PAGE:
The Managing Director, Highhill Agribusiness Development and Incubation Centre (HABDEC), Adeniyi Sola, during a chat with Daily Sun, said 2017 was very good for the agriculture sector because of the awareness and the consciousness that agriculture sector is the sector that will bail Nigeria out of economic crisis. He said the agriculture sector played a vital role shoring up Nigeria’s Gross Domestic Product (GDP) and helping it to exit recession.
According to him, one of the things Nigeria got right in 2017 was the determination stop importation of rice as the Federal Government is working through the Federal Ministry of Agriculture. Adding that some states are doing well in the production of rice in order to put a stop into importation of rice.
The HABDEC boss said another thing Nigeria got right in the agriculture sector in 2017 was the involvement of the private sector in the development of agriculture in the country. He urged government to look into capacity building, youth involvement in policy and more of processing in 2018.
Speaking on the issues of herdsmen and farmers’ conflicts, he said it is unfortunate that the Federal Government is not saying anything about it, especially President Muhammadu Buhari, noting that the step by different states to pass the grazing bill is the best way.
He said there is need for government to create ranches for the herdsmen and their cattle because Nigeria cannot continue to witness the conflicts between herdsmen and farmers.
On credit accessibilty, he said government should explain to Nigerians who is entitled to the loan facilities made available for farming and where to obtain such loans, the procedure for getting the loans and all necessary requirements for obtaining the loan.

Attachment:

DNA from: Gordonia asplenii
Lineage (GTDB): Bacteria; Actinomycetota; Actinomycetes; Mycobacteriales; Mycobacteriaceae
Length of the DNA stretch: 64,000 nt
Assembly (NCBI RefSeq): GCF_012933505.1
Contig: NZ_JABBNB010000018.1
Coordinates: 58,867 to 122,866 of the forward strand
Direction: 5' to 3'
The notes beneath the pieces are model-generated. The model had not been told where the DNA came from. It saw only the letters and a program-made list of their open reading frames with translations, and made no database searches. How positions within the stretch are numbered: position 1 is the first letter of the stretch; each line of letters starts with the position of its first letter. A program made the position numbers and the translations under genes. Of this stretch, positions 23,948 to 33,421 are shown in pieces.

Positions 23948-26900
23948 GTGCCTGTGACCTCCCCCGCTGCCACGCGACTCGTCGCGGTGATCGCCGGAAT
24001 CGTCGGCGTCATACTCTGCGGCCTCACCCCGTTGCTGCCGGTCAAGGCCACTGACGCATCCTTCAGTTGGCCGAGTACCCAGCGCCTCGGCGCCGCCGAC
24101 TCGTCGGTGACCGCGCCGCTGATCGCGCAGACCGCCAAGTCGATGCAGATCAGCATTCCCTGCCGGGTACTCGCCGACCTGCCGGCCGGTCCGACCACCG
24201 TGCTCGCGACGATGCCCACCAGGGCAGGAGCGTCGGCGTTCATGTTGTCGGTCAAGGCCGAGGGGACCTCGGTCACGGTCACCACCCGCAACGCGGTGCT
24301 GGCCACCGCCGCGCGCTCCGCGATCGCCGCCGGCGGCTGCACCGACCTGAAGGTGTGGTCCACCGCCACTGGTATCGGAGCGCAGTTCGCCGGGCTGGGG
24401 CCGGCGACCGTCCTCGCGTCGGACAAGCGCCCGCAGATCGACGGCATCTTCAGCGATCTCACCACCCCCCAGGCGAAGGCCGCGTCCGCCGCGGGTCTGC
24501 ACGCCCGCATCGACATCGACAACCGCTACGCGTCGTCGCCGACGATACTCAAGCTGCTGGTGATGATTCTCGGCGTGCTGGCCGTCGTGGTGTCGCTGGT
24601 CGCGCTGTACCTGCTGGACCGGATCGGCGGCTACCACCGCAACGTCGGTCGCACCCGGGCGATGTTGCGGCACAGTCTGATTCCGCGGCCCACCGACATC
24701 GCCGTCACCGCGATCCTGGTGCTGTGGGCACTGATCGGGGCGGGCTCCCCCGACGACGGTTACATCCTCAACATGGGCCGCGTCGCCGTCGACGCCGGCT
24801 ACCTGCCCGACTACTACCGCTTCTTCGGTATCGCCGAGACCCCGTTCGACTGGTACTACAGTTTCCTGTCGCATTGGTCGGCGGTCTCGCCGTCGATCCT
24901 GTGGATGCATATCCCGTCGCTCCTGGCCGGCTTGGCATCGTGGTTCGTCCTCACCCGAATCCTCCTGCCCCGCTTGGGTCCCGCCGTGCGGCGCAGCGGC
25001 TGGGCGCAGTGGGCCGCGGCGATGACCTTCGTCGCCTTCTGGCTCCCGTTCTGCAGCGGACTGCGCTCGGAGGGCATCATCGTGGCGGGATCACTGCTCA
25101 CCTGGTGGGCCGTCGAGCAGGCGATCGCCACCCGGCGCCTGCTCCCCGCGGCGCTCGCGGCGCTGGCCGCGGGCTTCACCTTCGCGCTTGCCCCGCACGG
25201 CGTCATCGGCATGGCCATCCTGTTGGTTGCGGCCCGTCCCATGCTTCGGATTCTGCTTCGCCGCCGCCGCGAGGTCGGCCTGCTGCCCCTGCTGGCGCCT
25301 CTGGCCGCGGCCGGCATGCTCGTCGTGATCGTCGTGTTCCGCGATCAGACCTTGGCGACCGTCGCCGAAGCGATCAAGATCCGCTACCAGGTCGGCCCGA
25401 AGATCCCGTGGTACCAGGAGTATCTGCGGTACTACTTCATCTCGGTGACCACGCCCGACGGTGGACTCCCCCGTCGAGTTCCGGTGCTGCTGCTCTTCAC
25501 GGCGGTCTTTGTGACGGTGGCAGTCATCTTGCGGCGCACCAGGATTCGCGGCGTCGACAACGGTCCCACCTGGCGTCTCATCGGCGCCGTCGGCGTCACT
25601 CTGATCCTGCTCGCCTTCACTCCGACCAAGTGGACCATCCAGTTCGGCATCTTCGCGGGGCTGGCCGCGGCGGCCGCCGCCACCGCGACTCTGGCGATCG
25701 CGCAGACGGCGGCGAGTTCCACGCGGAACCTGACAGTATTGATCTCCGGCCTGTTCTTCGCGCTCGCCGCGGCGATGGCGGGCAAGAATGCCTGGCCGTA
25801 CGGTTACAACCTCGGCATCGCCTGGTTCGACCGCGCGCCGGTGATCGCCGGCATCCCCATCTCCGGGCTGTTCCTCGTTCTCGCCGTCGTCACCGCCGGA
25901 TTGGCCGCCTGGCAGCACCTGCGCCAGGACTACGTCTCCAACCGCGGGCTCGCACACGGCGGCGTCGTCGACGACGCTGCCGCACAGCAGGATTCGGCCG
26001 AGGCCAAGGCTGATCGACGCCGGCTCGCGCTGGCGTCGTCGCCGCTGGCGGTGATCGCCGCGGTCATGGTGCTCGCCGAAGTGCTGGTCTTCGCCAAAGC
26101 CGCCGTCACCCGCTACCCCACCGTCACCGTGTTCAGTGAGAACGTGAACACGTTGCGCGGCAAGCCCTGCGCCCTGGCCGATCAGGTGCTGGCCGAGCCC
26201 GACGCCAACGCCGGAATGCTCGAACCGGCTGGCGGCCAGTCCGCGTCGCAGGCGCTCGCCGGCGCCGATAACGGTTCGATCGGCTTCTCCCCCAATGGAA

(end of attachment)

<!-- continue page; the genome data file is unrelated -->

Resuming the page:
The Deputy Managing Director of Peniel Gerar International Limited, Ojiefoh Enahoro Martins, said 2017 was 80 per cent agricultural campaign year and 20 per cent result.
He stated that, “the structure we have now in agriculture is epileptic and baseless because the 2017 agricultural chorus only opened rooms and opportunities for looters. So far, nobody can explain the whereabouts of the billions of naira pumped into the agriculture sector by the Federal Government, the Central Bank of Nigeria (CBN) and African Development Bank (AfDB).
“This year, agro commodity business has been so porous and loose. There is so much lawlessness in the agro-trading sector. At the Nigeria’s agro commodity export market, we failed quality wise. We need a sustainable agricultural development scheme if we really want to achieve success. For months now, I have been in the North working with local farmers. After my daily market with them, I ended up shedding tears because they work hard daily for 12 months and earn little.
“Herdsmen activities are now seen as normal killing to our leaders. States like Benue, Nassarawa, Kogi, Taraba, Bauchi and Kaduna experienced 40 per cent decrease in grains production.
“Over 35 per cent of grains was lost by local farmers who abandoned their farms to herdsmen in the region, death rate increased in Benue, Kaduna, Kogi, Nasarawa and Kaduna by 23 per cent. The unlawful activities of herdsmen, if not managed properly, may increase cost of food to 45 per cent by 2020.”
He said in 2018, government must take serious actions to address all the challenges facing the agriculture sector to avoid severe hunger across the 36 states in the years to come.